These men and women knew the risks they were taking. I'm not being disrespectful; I took the same enlistment oath, and I accepted the same risk. They were doing a dangerous job, but it was a job they chose. Although I commend and respect them for it, the hard, cold fact is that pretty much anyone with their training could have done their job.

On the other hand, celebrities don't assume risk in the line of their work, for the most part. They perform whatever their given talent or skill is, provide us with entertainment, and get paid. Again, a cold hard fact: most entertainers are successful because they are indeed unique. When they're gone, they take with them the source of what they entertained us with.

The real reason the news media covers the deaths of pop stars and actors is that almost all of the viewing audience knows who they are. Private Doe and Lance Corporal Smith and Seaman Jones, while they are to be mourned, simply aren't known by the public-at-large. The viewing public doesn't feel any connection – these soldiers, sailors, marines and airmen are faceless names to most people. It's sad but it's true. The general public cares more about the death of Amy Winehouse or Elvis Presley or Tupac Shakur based on name recognition alone.

If this upsets you, don't blame the media. By giving the audience what the audience wants, the media is doing its job. If you want to cast blame, blame the celebrity worshiping culture in which we live.

Wednesday, August 10, 2011

Sound and Fury

A couple of weeks ago, I had an odd experience with Suzi, my '03 Suzuki SV1000. As I cleared an intersection after a red light, I lost power. The engine revved up, but wasn't transferring any power to the rear wheel. My first thought was that I'd thrown the chain. I looked down, but the chain was there. As soon as traffic was out of my way, I coasted to the shoulder. Suzi has a hydraulic clutch, so I checked the fluid, thinking it had leaked. I knew I was way past due on changing said fluid, and had “plans” to do so. “Plans” is in quotes because I've had these plans for months. The fluid level was okay, but sure enough, that was some dirty fluid. Over 65,000 miles on the clock, eight years old, and as far as I know, it's the original fluid. Sigh.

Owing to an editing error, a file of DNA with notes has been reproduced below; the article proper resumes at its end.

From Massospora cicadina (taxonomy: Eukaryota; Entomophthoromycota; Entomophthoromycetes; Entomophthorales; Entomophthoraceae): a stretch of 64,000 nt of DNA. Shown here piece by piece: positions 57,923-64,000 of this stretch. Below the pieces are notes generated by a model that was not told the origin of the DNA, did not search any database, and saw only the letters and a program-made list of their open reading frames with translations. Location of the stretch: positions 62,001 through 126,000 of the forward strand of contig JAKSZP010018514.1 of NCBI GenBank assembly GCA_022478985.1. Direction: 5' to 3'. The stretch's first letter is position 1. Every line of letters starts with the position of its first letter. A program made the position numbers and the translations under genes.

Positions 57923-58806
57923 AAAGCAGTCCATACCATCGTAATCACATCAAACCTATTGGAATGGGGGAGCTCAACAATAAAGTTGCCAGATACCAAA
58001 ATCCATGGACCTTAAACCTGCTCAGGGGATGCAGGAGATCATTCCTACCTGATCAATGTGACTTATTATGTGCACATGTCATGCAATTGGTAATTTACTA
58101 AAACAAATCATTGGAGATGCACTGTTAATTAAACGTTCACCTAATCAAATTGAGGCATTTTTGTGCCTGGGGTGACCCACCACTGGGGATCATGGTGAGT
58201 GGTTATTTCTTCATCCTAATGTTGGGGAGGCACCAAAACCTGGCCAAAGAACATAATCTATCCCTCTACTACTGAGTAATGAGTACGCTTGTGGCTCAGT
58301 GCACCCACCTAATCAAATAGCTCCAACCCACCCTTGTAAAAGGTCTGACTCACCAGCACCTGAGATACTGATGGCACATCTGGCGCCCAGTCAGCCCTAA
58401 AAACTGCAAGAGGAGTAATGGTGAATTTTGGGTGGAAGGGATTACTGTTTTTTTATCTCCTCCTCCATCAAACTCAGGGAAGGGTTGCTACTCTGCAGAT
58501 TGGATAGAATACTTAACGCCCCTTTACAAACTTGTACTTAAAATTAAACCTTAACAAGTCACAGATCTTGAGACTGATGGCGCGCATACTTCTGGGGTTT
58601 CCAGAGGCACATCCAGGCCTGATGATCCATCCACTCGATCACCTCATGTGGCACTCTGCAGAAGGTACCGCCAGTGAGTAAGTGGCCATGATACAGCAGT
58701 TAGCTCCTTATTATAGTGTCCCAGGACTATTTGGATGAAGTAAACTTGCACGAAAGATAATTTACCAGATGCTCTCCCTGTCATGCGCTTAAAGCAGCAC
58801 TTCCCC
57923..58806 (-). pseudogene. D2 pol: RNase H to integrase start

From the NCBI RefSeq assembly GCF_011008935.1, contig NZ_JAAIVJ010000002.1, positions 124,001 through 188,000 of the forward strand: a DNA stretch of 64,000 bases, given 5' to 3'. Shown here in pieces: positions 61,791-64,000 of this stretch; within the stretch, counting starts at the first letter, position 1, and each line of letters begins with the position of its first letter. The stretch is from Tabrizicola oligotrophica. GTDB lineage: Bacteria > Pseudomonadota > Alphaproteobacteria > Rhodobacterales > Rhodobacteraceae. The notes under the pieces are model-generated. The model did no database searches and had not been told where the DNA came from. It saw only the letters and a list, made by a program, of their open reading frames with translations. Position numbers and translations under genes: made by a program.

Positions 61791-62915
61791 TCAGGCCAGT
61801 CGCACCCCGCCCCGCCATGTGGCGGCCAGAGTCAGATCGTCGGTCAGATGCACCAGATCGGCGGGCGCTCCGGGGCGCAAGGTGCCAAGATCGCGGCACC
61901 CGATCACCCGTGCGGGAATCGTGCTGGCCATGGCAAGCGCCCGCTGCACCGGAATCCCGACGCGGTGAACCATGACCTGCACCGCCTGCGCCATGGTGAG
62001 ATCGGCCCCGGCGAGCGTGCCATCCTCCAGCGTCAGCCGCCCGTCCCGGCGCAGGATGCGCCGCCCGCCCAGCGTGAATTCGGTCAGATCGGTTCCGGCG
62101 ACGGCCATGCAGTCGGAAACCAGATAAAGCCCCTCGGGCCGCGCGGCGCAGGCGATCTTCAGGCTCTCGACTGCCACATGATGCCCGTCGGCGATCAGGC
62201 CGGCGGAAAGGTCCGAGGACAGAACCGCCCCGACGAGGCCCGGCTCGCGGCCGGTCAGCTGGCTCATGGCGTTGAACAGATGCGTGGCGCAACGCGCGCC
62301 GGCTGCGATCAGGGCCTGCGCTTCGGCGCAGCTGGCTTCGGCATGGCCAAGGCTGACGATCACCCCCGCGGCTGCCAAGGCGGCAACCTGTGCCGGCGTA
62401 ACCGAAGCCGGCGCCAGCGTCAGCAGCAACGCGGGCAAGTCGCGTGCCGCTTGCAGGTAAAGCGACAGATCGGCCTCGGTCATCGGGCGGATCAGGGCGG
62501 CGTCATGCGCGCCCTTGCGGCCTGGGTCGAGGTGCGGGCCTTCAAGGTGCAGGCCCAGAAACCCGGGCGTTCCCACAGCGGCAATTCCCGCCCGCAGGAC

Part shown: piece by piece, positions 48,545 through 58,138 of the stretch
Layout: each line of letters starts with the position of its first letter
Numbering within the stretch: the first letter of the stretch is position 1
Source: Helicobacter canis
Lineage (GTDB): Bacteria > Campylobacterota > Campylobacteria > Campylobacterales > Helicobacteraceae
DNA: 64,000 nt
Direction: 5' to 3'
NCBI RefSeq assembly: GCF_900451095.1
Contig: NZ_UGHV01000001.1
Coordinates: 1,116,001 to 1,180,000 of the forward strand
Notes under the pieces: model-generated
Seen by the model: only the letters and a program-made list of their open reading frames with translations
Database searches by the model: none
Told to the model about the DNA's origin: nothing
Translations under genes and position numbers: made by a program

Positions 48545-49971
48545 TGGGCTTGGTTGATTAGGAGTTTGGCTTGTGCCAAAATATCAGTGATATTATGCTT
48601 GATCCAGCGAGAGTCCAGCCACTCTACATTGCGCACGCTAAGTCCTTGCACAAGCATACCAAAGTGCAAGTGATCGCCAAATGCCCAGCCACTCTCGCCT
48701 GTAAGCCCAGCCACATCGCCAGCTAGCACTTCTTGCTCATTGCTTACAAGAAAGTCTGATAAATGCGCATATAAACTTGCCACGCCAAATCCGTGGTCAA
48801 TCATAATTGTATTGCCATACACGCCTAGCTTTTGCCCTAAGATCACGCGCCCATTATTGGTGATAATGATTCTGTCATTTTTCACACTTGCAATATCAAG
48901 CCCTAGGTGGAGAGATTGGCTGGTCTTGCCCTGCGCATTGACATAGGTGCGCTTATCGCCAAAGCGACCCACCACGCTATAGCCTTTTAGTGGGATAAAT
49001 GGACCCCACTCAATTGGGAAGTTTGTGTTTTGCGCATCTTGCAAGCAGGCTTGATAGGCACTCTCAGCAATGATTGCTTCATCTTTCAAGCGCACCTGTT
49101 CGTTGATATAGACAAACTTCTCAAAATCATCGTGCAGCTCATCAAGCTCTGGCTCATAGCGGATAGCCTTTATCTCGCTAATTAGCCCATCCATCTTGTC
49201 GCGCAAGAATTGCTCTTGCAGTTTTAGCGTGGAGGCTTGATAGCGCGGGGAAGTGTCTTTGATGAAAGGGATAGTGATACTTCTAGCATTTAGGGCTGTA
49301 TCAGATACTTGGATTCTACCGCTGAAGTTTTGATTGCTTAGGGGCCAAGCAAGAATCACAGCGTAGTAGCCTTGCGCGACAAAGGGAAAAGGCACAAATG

Meanwhile, I was stuck in the middle of nowhere, headed toward rush hour in town, and it was over 105 degrees with no shade in sight. I figured I'd limp it down the shoulder until I got to a gas station with air conditioning and cold beverages. I'd call somebody from there to come get me with a trailer.

I revved up the engine, and all I got was sound. High rpms, and an odd whirring noise, but no forward movement. I tried higher and higher revs. Now, normally, on level ground, just maintaining speed, I cruise between 4000 and 4500 rpm (redline is 11000). Once I got up to about 6000, I felt something slam into place, and suddenly, I had power. There were no other incidents on the way home. After talking to a couple of people, I decided it wasn't something I could ignore. I drove the truck to work the next couple of days, then it was time for vacation. I got the Boy Child to help me bleed the clutch line. Much like me at his age (and beyond...), he doesn't care much for mechanical work and was bored and frustrated. I called it a day after test riding. Since I had him for the next week, I thought we'd get back to it. We got busy having fun doing nothing, though. Plus, I don't want to force him into motorcycle stuff. I want bikes to be something fun that he looks forward to. So, I didn't press the issue. Last night, I got back on it.

After some online research, I thought there might be a problem with the clutch master/slave cylinders. They're located down by the front sprocket. I got a lot of help from the website, specifically here and here.

Here's the bike from the left side:

The clutch cylinder assembly. Note the gunk built up around it:

The inboard (engine) side of the master cylinder seal. More gunk, built up on rubber, even:

This is where the clutch push rod comes out. I think I see why the clutch had a problem engaging. There just wasn't any room for all the pieces to move freely with all that build up: 

This is the inside of the sprocket cover: 

These show how much build up was around the clutch assembly and the front sprocket:

I've always been pretty good about maintaining chain tension and lubing the chain about every other tank of gas or so. What I haven't done regularly is actually clean the chain. You can bet I'll be more diligent about that now. All this gunk is built up chain lube mixed with dirt and whatever grime the road throws at the bike.